Dr. Meghan Candee explains Chiari malformations and their connection with headache
There are a number of reasons behind why people get headaches. One of the less-common causes that is not as well-discussed is a Chiari malformation. More frequently observed in children than in adults, a type I Chiari malformation is when brain tissue extends or is displaced downward into the spinal canal. In other words, the back part of the brain, called the cerebellum, may reach too low into the spinal canal and cause overcrowding. This can affect the flow of cerebral spinal fluid and lead to symptoms that arise from pressure exerted upon the brainstem.
But despite knowing what a Chiari malformation is, Dr. Meghan Candee of the University of Utah says there is still a lot to be learned about what causes it.
“Chiari malformations are something that we’re still really learning a lot about,” she says. “There are some theories that there’s a genetic component and there’s ongoing research looking into whether there other factors (e.g. overcrowding) or unifying characteristics that contribute.” Chiari malformations are often related to a structural abnormality in the brain or spinal cord as the brain and spinal cord are growing/developing.
The American Migraine Foundation recently spoke with Dr. Candee about Chiari malformations, and how they are diagnosed and treated.
Diagnosing Chiari Malformations
According to Dr. Candee, there are technically four types of Chiari malformations, with Chiari Type I being the most common and least symptomatic. They can be associated with fluid build-up within the spinal cord. Chiari Type II is the most common type presenting in children and occurs secondary to incomplete closure of the spinal canal/vertebrae. Type III is rare and involves outpouching of the brain or membranes surrounding the brain through an opening in the skull. Type IV as a term has fallen out of favor over time as it is now considered a separate process entirely (describing underdevelopment of the back part of the brain or cerebellum).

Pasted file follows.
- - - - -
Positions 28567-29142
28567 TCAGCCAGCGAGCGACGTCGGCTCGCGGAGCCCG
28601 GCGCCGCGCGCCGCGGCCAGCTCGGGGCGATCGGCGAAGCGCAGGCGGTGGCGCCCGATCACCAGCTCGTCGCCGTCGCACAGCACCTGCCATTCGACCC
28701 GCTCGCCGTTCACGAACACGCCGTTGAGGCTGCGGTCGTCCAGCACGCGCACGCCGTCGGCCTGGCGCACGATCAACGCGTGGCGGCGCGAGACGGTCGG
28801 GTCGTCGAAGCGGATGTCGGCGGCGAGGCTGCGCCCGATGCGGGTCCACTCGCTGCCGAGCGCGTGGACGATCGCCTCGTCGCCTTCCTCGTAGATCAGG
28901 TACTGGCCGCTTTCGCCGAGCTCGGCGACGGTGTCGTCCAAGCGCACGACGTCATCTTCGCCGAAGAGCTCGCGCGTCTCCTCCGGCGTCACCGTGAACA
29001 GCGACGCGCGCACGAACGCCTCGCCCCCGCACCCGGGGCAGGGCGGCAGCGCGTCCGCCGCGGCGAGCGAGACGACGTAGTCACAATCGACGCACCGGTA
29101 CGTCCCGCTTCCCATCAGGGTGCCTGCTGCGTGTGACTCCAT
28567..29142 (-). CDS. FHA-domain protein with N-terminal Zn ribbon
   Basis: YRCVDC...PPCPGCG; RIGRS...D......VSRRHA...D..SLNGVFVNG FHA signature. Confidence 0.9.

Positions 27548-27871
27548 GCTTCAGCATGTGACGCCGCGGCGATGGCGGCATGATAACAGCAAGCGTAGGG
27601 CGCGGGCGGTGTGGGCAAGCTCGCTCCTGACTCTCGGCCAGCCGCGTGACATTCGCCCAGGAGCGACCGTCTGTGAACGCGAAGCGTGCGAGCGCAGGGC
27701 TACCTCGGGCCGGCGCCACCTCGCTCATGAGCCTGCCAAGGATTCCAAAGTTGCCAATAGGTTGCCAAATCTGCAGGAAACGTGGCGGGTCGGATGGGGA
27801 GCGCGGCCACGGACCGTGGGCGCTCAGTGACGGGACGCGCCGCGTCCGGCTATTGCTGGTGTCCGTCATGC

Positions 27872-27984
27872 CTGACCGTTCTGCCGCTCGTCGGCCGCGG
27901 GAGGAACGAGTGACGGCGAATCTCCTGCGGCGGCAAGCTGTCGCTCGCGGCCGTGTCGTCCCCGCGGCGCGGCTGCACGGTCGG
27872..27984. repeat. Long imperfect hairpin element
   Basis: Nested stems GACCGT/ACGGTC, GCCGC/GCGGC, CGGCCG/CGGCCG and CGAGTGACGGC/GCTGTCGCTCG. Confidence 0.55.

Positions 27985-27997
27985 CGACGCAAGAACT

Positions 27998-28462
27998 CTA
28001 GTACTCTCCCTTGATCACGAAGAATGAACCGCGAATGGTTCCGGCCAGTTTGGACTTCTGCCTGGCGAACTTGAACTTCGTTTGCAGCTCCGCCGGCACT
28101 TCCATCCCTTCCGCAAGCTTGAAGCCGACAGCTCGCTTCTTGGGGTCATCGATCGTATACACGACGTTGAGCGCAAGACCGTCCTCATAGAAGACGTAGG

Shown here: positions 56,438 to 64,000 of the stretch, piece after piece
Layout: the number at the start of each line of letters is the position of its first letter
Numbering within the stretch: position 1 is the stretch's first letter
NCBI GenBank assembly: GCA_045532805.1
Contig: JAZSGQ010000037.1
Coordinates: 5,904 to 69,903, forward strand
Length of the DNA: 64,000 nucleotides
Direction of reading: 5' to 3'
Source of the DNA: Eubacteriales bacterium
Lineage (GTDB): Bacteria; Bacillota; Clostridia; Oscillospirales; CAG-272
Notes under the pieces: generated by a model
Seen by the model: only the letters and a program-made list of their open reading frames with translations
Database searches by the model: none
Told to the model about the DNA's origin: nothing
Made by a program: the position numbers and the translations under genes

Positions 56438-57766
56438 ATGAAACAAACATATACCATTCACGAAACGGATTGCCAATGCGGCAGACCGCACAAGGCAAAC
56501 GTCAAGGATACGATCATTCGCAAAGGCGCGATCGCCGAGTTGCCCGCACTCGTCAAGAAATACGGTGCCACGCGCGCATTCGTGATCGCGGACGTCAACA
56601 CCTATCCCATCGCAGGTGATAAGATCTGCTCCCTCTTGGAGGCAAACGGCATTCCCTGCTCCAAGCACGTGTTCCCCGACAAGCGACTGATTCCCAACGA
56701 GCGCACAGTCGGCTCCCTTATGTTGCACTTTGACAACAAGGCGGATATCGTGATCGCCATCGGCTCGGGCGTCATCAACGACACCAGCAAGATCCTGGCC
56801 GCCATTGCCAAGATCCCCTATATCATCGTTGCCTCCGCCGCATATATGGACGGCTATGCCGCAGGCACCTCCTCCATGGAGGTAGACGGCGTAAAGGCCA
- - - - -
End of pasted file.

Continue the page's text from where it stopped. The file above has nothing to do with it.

Chiari Type I malformations are not all that common—they’re present in about 0.1 to 0.5% of the population. Dr. Candee also notes they’re often diagnosed by accident when someone has had a brain scan performed for another reason. The increased use of brain imaging in general has led to more Chiari malformations being diagnosed.
Chiari malformations are difficult to spot without imaging. Many times, there are no symptoms at all. But Dr. Candee points out that in children, medical providers look for associated symptoms when they suspect a possible Chiari malformation. The most common symptom is headache, but problems with swallowing, a persistent cough, and numbness or tingling in the arms or shoulders can also be present. If a child exhibits signs of a worsening headache when coughing, going to the bathroom, talking or exercising, it can point to the presence of a Chiari malformation. Scoliosis (a curvature of the spine) in children is a potential risk for Chiari malformation.
While Chiari malformations sound serious and daunting for any parent, Dr. Candee says many patients do not need any type of intervention unless they’re experiencing associated symptoms. In these circumstances, healthcare providers will try to treat the symptoms first. If these treatments are ineffective, surgery may be explored.
Dr. Candee notes that Chiari malformations can improve with time, but more often remain stable when no associated symptoms arise.
“Chiari malformations are something we’re still continuing to understand,” she says. “But by itself, a Chiari malformation does not typically explain one’s headaches and is not a reason to rush right to surgery.”
A word of caution, Chiari Type I does not typically cause headache in isolation, so if your child has headaches and has been found to have this on a scan, the doctor needs to look for other causes of the headache and evaluate for any associated symptoms. The majority of Chiari I malformations do not require surgery.
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